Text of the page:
No Catch Alls in Email List Segmentation
After an email marketing campaign is running consistently and generating results a natural evolution is to segment the email list into groups and cater communications to the segments. This is easier said than done. Deciding which segments should exist and what individuals belong in which category is not an undertaking to be taken lightly. Identifying and performing the administration of breaking up the list requires a plan. If the task is undertaken haphazardly there usually ends up being a catch all category that eventually morphs back into a singe list.
The “other” category is the bane of email list segmentation. And it’s unnecessary because there should no be a catch all category. The whole point in segmenting lists is to deliver content to set groups that directly apply to defined criteria. There’s no clearly defined category for “other”.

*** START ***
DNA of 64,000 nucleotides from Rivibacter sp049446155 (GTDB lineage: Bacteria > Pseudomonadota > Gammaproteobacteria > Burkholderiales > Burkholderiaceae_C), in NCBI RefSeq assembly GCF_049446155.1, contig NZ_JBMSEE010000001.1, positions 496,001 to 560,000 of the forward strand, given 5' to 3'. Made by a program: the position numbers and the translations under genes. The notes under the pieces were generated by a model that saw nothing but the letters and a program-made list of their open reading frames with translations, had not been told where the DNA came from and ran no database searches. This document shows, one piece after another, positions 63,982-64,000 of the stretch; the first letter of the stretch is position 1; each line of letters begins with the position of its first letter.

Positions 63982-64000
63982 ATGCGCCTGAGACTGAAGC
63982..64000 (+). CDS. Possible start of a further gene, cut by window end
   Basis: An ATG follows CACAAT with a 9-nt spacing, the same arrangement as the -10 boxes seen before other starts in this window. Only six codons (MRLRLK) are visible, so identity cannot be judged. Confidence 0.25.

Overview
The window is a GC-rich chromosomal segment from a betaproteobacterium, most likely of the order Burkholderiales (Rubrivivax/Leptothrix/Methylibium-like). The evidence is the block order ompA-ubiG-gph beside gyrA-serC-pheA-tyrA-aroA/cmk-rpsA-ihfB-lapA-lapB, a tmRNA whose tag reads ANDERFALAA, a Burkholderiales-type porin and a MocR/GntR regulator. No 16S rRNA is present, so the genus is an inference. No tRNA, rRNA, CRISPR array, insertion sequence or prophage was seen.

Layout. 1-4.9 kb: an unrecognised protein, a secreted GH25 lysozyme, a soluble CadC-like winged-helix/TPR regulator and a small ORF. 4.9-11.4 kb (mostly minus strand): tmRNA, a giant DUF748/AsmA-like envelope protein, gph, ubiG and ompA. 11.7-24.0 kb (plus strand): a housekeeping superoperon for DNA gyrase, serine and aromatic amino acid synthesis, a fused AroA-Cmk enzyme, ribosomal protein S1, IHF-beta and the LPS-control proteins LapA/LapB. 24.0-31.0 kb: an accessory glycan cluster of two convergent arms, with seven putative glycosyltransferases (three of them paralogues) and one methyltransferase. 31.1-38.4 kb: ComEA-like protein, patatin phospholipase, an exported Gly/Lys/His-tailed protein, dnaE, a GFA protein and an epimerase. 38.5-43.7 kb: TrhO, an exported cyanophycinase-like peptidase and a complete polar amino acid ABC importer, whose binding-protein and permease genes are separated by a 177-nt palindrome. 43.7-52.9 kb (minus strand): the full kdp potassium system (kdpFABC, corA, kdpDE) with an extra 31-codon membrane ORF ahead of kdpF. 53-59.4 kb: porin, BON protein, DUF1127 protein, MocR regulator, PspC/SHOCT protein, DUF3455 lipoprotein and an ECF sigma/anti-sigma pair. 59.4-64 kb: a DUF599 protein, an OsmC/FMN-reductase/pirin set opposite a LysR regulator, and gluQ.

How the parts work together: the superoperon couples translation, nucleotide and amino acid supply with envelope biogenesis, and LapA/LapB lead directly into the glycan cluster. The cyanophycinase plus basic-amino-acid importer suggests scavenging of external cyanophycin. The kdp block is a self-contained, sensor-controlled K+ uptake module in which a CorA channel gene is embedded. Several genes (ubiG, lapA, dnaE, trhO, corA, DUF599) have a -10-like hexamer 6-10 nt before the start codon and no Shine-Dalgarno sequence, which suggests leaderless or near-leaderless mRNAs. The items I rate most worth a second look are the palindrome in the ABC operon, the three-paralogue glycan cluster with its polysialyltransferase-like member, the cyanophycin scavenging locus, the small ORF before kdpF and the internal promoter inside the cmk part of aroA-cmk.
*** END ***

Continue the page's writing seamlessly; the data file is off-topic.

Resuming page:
Resist using a catch all segment. It’s often created out of frustration with the segmenting process. Rather allot sufficient time to define what segments are appropriate to meet the specialized communications you envision. If you find that you are drifting toward a general group then stop and redefine.
Also resist using a specialized group as a place for individuals that are challenging to define. Every person that falls into a segment must share the same defining characteristic. The worst thing a segmented email campaign can do is send specialized content to individuals it does not apply to.
Usually if a catch all group exists then all the other groupings begin to morph into the single general category. That is often because it’s easier for the email list administrator to assign “other” rather than do some digging to see what an individual is hoping to receive or a subscriber isn’t sure which category best fits them so they default to a general list.
If you’re setting a general category in a list segmentation process, stop. If it comes to it, it’s better to scrap the whole process and save the time rather than break the list up into arbitrary lists and eventually have them converge back into a single list down the line.